My friend Ayna came to visit about a month ago. We decided to work on a project while she was here. We did a LOT of work. It kinda sucks when it seems like work. We did have some fun. Shopping in Joann’s for her fabrics and bouncing around town for a bit. Then, it was straight to work. This would be her first time using a frame for quilting. I knew that she would love it. It is a lot easier than pushing fabric around under a regular machine.
She bought 2 pack of fat quarters for the colors and 1/2 yard of the white fabric to make border on alternate blocks. Backing will take 1yard and 13 inches or 1 1/2 yard. I believe, she got a few yards just to add to her stash. Plus, a quarter yard of green fabric for the binding.
These are for 10” blocks. Finished quilt size 40”*50”
50 strips of 2 1/2” * 10 1/2”
30 2 1/2” * 6*1/2 strips that are for center of blocks.
The white strips are 40 of 2 1/2”* 7”
The white long strips are 40 of 2 1/2”* 10 1/2”
Ayna will be showing you the chaining technique in this post. It is a time saver. You just have to make sure you remember what strips you are putting together and where you want them to go.
She started by cutting out our strips that are 2 1/2 *10 1/2”. If u are cutting fat quarters or other fabric. You could cut length to 10 1/2” and layer your stack and then cut strips. This will “cut” your time down for sure. The one thing I can always use more of is time.
Here’s the stacks of the strips for this block. If you place them two at a time right sides together. You can chain these strips as well.
This the first block. All sewn with 1/4” seams.
We took the short white strips and sewed these on top and bottom. Then, attached the long strips to each side.
These three photos above show her chaining the top short white strip onto the block. Once the block is sewn instead of cutting it and starting with another block. Just put the next pieces to be sewn up to the feed dogs and there you go. It’s pretty simple and saves time. Awesome.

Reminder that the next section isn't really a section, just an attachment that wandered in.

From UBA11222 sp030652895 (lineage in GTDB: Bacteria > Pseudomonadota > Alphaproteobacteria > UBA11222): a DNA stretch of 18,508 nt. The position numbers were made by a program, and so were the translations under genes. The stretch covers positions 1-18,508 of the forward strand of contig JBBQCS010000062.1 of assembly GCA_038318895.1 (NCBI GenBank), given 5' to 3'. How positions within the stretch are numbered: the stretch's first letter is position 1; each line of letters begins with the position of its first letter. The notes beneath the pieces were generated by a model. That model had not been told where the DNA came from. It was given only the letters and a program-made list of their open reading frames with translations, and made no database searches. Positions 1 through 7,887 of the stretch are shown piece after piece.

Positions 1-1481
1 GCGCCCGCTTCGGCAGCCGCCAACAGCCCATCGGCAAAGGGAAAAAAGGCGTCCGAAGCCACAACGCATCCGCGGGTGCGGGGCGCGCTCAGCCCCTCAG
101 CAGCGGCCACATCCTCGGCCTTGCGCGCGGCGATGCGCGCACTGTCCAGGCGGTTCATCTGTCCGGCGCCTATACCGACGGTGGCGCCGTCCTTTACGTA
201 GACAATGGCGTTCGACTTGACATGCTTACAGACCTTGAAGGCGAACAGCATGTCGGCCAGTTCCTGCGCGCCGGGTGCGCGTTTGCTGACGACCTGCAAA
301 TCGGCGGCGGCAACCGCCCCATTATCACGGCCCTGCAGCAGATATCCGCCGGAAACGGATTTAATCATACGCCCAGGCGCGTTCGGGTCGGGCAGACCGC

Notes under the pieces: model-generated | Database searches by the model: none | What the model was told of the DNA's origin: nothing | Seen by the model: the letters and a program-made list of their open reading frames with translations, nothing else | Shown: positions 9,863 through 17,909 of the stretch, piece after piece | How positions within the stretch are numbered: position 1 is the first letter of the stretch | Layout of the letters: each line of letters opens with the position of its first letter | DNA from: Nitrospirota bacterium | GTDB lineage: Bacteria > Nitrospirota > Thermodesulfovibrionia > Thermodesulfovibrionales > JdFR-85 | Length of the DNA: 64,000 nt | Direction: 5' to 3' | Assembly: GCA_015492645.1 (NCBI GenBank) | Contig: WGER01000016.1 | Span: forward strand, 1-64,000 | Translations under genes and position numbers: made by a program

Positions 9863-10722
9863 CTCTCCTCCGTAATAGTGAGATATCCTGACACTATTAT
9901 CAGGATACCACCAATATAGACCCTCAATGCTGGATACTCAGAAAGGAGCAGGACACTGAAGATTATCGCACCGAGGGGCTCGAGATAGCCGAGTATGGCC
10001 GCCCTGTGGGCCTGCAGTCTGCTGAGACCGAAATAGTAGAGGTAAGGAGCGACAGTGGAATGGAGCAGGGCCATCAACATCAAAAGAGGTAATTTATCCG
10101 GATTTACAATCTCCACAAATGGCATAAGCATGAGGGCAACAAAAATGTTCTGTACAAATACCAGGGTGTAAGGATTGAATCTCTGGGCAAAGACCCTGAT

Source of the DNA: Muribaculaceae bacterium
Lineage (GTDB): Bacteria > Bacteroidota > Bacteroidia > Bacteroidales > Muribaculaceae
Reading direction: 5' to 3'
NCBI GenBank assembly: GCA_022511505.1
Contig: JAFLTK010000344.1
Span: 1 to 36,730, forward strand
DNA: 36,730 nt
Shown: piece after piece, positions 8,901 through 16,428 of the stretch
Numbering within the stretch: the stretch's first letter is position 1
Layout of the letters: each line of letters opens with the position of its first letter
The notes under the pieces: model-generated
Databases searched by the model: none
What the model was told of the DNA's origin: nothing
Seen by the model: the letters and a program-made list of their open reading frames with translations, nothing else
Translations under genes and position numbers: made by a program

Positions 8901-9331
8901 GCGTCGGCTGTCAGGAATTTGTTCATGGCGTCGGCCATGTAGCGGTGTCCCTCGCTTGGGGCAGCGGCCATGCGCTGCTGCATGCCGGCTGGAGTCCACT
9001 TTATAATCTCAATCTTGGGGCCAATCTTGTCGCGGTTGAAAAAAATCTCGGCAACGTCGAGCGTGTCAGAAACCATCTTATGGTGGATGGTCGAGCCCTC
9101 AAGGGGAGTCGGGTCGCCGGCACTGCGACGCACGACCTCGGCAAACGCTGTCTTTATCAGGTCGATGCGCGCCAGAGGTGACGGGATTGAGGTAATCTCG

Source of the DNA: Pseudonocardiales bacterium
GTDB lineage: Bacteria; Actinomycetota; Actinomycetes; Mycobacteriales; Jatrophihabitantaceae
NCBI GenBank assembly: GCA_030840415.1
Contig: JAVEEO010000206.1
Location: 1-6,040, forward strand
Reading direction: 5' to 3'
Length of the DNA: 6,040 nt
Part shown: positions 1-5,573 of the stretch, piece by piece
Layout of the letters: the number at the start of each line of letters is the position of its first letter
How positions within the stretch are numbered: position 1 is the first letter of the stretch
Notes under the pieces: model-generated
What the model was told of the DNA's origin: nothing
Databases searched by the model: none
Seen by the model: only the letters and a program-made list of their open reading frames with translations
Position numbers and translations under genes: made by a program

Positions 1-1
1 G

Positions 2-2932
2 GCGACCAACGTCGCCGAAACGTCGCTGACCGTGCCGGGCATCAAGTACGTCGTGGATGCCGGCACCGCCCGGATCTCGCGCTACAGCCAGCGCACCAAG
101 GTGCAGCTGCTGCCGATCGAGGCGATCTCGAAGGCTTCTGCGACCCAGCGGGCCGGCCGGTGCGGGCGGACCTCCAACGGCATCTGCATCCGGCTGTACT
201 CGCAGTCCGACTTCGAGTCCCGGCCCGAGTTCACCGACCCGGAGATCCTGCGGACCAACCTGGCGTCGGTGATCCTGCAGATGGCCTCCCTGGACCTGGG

This is the finished alternate block.
She laid the blocks out on the bed and began sewing blocks together two at a time. You wanna keep the seams short. This will keep your rows straighter. Always press your seams. This is very important.
This is the other side of the twosie block. Just another picture to show you.
This is what I mean about seams. I call them twosies and foursies. It seems silly, but it works for me. So, We will take two twosies and sew them into a block of foursies.
Here is the quilt top. It is sooo adorable. I love it.
I don’t have a mid arm or long arm :(, so, I am just using a plain old brothers machine. This machine doesn’t have a computer pad. This is a good thing. (We don’t wanna break the computer while in free motion.) My husband rigged the machine with wood handles and attached the foot with Velcro. So, the speed of the machine will be controlled by the hand, instead of the foot. So, the faster you move the machine, the more you’d squeeze the foot with your hand. It takes some getting used to, but Ayna picked it up quickly.
This is my curious kitty, Tinkerbell. She always has to be “in the know”.
Here, my mother-in-law, Sharon is getting the quilt ready. My husband, Jason is giving her assistance. When getting started, we have to do a stabilizing stitch at the edge. You want to keep your backing a bit bigger than the front.
This is serious.
Here is a close up of Ayna’s work. Very impressive.
Here’s the final product. Beautiful!
Here’s the back. We worked long hours to get to this point. I was still working on mine. Well, you saw the end of that quilt (stars and chains). I told her next time she visited, we’re doing a smaller project. Haha! We will do more lunches and trips to Joann’s than sewing. Anyway, she helped me get through the sewing monotony.
Have fun sewing! Blog at ya later.